The entrepreneurial world is overflowing with stories of overnight success and ideas that had grandiose results. Those who have failed or the failures of those who have succeeded we never hear of. Why? Why is failure so hushed up? We shouldn’t humiliate those who have failed but rather we should learn from them, listen to the mistakes they have made and try to avoid them. I wonder how many more businesses and people would succeed if those who had gone before us shared their failures. Below are 7 famous people who failed greatly yet continued on to success:
1. Aiko Morita: Founder of Sony. His first product was a rice cooker that burned rice instead of cooking it. He only sold 100 units, but he brushed himself off and tried again.
2. Robert Sternberg: A big name in psychology who eventually became the President of the American Psychological Association. He received a C in his first psychology class. His teacher told him that “There was already a famous Sternberg in physiology and it was obvious there would not be another.” How many entrepreneurs have heard that before?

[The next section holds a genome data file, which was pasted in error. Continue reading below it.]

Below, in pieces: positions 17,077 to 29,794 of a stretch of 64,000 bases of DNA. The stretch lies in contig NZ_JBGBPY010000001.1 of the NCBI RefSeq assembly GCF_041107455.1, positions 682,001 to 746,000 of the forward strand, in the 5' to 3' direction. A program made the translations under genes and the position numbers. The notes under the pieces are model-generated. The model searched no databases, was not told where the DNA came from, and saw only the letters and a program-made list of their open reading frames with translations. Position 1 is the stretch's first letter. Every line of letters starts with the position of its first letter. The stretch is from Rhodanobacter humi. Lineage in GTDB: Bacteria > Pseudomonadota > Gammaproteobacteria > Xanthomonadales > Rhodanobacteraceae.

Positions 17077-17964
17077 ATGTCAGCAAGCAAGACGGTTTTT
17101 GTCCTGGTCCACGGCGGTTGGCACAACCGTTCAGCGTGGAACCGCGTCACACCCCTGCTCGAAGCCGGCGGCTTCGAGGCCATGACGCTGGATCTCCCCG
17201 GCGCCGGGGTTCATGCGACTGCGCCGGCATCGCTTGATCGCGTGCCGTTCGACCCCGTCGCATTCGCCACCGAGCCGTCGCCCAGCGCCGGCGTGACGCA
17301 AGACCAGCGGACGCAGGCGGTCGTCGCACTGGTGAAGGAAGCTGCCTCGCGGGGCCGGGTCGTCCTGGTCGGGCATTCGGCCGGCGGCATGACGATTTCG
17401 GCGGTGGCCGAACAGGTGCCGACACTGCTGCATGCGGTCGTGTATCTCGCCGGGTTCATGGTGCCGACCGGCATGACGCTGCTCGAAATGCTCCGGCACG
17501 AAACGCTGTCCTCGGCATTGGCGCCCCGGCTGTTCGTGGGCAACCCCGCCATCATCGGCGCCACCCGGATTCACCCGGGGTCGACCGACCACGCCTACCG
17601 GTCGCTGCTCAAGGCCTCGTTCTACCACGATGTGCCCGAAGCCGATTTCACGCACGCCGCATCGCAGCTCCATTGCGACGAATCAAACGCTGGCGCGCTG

3. Bill Gates: Dropped out of Harvard and started his first business Traf-O-Data that failed miserably, but we all know how his story turned out in the end.
4. Soichiro Honda: Honda was turned down by Toyota Motor Corporation after interviewing for an engineer job. Unemployed he started making scooters from his own home. His neighbors eventually encouraged him to start his own business and now Honda is a billion-dollar company.
5. Evan Williams: Founded a company called Odeo, a podcasting platform. Shortly after Apple announced that iTunes would include an podcasting platform, making Odeo obsolete. Evan along with Noah Glass and Biz Stone went on to build Twitter.
6. Fred Astaire: On his first screening the screen director at MGM noted that “He can’t act, he can’t sing. Slightly bald. Can only dance a little” Fred kept the note to remind him of his humble beginnings.
7. Harland David Sanders: Founder of Kentucky Fried Chicken. At first his famous chicken recipe was rejected 1,009 times before a restaurant finally accepted it.
In the end it’s not that you failed that matters, but it’s what you do after you’ve been knocked down.